Jewish Goodbye

One of six eulogies delivered today to say farewell to my mother, Marilyn Keller.

Thank you all for coming.

Now this is where one would, under other circumstances, say, “I’m pleased to be here,” but I am not pleased to be here. I am not ready for this. I am unprepared. Because for a long time I did the math in my head. I looked at Mom’s genetic profile and her obvious vitality and I was willing to lay odds on another ten years.

Yes, she was slowing down this year in ways that were worrisome. But I figured that we were at last, belatedly, entering old age. Mom’s capacity would diminish and there would be life changes, difficult but doable. A move. Or more help. Manageable steps.

But for this I was not prepared. Because she was too full of life and love to go from there to not-there in 5 weeks. And I know all the blessings; I feel them, honestly I do. That she was with me in California when the stroke happened. That Lynn and I and my family and friends were able to take good care of her. That we had time to share a mountain of love. These are all undeniable and I feel immense gratitude.

And still, I am not ready. I cannot prepare for shiva without asking her where she keeps the filter basket for the fucking percolator. I cannot talk to cousins about the family photos in her house this week without having her there to identify who is in them. I cannot go through this experience without calling her to tell her about it. I cannot absorb her absence. Nor can I conceive of it. Nor do I even yet perceive it.

Because five weeks of emergency is a long time together. She is still in my system the way you step off a boat and still feel it rocking.

It was a beautiful end to our life together, these weeks, and I am not yet ready to let it go. They were intense and immense days. We became accustomed to each other in a way we hadn’t since my sister’s and my childhood, as all the unnecessary shmutz fell away.

And we became reacquainted with each other in surprising, thrilling ways. I got to see Mom’s magic. I saw how with a smile and a look and fewer than five reliable words, she was able to melt the hearts of jaded doctors and overworked nurses, until they were fawning, vying for her attention.

What magic was this? Because honestly, I didn’t always see it. When did she become this way? When did she start being everyone’s favorite relative? Mother to all? She has adopted scores of children and they have adopted her. PFLAG kids. Strays. Children and grandchildren of her friends. Her local great nieces and their husbands. My shul friends in California. The Kinsey Sicks. They all think of her as mom, or the mom they wish they had.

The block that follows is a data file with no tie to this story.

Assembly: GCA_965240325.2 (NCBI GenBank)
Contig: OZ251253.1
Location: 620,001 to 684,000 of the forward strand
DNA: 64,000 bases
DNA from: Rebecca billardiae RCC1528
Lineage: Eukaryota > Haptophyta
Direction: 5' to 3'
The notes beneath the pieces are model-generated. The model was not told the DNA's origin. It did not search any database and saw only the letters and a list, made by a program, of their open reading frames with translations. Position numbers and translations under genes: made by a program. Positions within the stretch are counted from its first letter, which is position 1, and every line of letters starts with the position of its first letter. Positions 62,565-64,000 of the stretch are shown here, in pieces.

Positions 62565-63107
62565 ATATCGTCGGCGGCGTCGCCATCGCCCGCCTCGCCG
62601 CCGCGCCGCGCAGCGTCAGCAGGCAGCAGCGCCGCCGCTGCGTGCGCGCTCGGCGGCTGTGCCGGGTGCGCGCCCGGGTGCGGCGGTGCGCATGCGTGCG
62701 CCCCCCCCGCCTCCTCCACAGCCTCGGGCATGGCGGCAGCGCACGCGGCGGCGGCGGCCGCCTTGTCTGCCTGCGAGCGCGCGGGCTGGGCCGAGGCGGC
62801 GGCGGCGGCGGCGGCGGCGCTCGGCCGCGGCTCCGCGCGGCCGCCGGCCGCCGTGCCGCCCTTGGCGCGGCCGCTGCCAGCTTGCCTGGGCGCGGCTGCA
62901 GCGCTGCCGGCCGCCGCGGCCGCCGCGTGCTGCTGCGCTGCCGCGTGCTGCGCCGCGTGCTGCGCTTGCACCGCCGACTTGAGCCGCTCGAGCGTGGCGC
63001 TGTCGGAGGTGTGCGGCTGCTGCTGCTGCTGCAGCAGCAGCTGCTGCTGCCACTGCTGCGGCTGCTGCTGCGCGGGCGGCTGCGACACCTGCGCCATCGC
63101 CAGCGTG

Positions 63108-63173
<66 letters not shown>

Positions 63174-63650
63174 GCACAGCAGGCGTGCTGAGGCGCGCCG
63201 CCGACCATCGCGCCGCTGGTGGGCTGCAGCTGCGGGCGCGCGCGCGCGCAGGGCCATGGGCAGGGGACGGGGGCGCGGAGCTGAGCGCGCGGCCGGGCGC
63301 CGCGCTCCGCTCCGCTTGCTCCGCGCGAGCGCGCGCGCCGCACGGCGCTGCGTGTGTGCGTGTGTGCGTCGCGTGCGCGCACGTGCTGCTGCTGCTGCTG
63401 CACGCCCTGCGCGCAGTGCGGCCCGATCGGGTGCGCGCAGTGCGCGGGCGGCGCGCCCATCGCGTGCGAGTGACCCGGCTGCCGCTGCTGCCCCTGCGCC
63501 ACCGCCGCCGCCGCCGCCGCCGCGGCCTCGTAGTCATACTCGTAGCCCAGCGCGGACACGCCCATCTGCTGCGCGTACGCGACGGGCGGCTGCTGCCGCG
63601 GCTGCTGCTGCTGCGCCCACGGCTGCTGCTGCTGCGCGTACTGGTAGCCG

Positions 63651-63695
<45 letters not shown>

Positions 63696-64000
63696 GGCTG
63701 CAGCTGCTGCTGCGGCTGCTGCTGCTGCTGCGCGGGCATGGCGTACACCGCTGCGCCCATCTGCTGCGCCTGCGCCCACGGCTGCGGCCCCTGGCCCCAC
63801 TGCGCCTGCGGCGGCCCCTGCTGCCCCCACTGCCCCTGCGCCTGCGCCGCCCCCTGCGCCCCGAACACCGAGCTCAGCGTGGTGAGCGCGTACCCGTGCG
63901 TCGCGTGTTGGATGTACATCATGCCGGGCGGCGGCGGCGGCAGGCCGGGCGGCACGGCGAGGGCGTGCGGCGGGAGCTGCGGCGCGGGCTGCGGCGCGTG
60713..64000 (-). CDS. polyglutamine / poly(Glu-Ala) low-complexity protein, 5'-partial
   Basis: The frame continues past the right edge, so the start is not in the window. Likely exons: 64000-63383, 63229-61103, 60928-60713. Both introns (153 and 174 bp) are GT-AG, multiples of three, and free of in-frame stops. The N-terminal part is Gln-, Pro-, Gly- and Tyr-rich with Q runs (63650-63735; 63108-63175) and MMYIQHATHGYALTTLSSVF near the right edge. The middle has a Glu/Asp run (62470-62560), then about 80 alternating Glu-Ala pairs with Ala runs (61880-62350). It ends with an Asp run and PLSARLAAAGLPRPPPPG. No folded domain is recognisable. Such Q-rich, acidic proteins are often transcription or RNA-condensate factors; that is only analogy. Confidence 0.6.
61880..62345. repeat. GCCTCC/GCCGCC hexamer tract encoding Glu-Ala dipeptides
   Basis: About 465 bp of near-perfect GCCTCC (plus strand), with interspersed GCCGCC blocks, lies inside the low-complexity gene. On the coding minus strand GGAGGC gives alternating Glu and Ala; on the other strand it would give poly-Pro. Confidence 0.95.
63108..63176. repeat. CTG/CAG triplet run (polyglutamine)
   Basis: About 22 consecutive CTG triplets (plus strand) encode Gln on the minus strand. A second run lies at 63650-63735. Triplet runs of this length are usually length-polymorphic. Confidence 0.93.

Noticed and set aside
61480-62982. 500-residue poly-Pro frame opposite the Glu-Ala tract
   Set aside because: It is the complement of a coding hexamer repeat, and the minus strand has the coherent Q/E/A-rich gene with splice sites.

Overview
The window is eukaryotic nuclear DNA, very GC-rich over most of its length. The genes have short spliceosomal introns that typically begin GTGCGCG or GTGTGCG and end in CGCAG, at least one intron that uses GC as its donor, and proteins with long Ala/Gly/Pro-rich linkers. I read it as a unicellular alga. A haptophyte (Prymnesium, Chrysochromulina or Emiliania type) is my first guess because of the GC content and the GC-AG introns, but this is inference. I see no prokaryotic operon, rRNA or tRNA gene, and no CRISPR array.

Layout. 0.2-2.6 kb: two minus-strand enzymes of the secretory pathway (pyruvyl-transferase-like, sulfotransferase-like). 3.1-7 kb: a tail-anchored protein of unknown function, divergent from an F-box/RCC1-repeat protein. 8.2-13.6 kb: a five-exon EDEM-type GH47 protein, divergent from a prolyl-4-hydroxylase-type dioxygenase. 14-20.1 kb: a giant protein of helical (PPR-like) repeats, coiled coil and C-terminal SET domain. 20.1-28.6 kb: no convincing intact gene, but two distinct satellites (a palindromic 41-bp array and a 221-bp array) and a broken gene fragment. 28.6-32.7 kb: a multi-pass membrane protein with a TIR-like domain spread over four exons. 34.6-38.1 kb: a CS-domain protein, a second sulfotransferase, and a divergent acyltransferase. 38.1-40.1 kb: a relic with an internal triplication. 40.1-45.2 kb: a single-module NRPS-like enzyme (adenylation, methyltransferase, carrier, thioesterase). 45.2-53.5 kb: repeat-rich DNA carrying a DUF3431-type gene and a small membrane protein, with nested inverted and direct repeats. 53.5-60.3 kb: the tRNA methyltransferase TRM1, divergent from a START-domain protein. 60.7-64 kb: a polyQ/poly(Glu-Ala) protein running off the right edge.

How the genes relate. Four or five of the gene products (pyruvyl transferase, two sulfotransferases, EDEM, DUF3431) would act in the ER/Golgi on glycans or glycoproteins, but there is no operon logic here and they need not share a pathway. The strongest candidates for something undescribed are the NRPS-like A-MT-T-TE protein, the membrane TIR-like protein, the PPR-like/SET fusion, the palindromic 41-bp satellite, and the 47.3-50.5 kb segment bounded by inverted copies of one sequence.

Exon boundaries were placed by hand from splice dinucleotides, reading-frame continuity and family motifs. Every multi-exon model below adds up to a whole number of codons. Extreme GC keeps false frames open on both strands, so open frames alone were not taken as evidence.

And she comes alive with it. Like she was born for this role, and she only needed to wait to be old enough for the garment to fit her properly. And now, for the last ten or fifteen years it has fit her like a glove.

Mom was always naturally proud of us, of Lynn and me, I think. But in the 1970s and 1980s we tested her pride in lots of ways, at least I did. I came out of the closet. I became not just a gay person but a really loud gay person. I went on to make a huge and unexpected career choice: lawyer. Oren and I created a family in a most unorthodox way, with unconventional rules that would require her to have to explain things over and over to everyone she cared about, which she did without complaint and with complete devotion. And then there was another career change. And yes, that other one too.

And in each instance, her love for us, her pride in us, prevailed. And just became stronger in the process. Like a muscle she kept exercising.

This readily flexed parental pride is what made her such a good advocate for LGBTQI rights. She was effective because she loved her kids and she was not going to let bullies mess with them. And we were all her kids.

And her parental pride is what made her such a good friend to young and old alike. She could absorb anything you’d tell her, and she would respond with such confidence in you. “I know you’ll do the right thing.” “This is going to work out.” “I love you no matter what.” So matter-of-factly, that you had to do the right thing, you had to make it work out, because who would want to let her down?

I know I should tell you things about her. Things you don’t know. Her childhood. Her musicianship. How she took over for her mother as the hub of the family, the person whom all the cousins report to. How she loved working so much more than cooking. How she challenged herself to chant Torah for the first time at age 79. How she created rituals like a weekly Friday-morning Shabbat Shalom email sent to my sister and my family and my Israeli in-laws and even a cousin so distant that we don’t know how she’s related but Mom fell in love with her anyway. Or how at age 21 or so she saw a young sax player at a dance and went home and told her parents that she’d met the fellow she was going to marry and then she actually made it happen.

There’s so much to tell. A lifetime well lived, full of moment piled upon moment. Not all happy. Not all sweet. But in the aggregate beautifully done. So much to tell. And still I don’t want to be here doing it.

It’s hard to know how consciously people choose their time to go. But we know how fiercely independent Mom was. She had even just passed her driver’s test and gotten her license renewed the day before she came to visit, two days before her stroke. Afterwards she improved, but so very slowly.  Ahead of her lay years of a life unlike anything she'd ever wanted for herself. But she stuck it out for five weeks. Why? Well, there is an old joke that gentiles leave a party without saying goodbye, and Jews say goodbye without leaving. Mom stuck it out in order to give us – all of us – a nice long, loving Jewish goodbye. And then, satisfied that everyone was taken care of, she waited until no one was looking and slipped out the back way.

Very classy, Mom. And no surprise.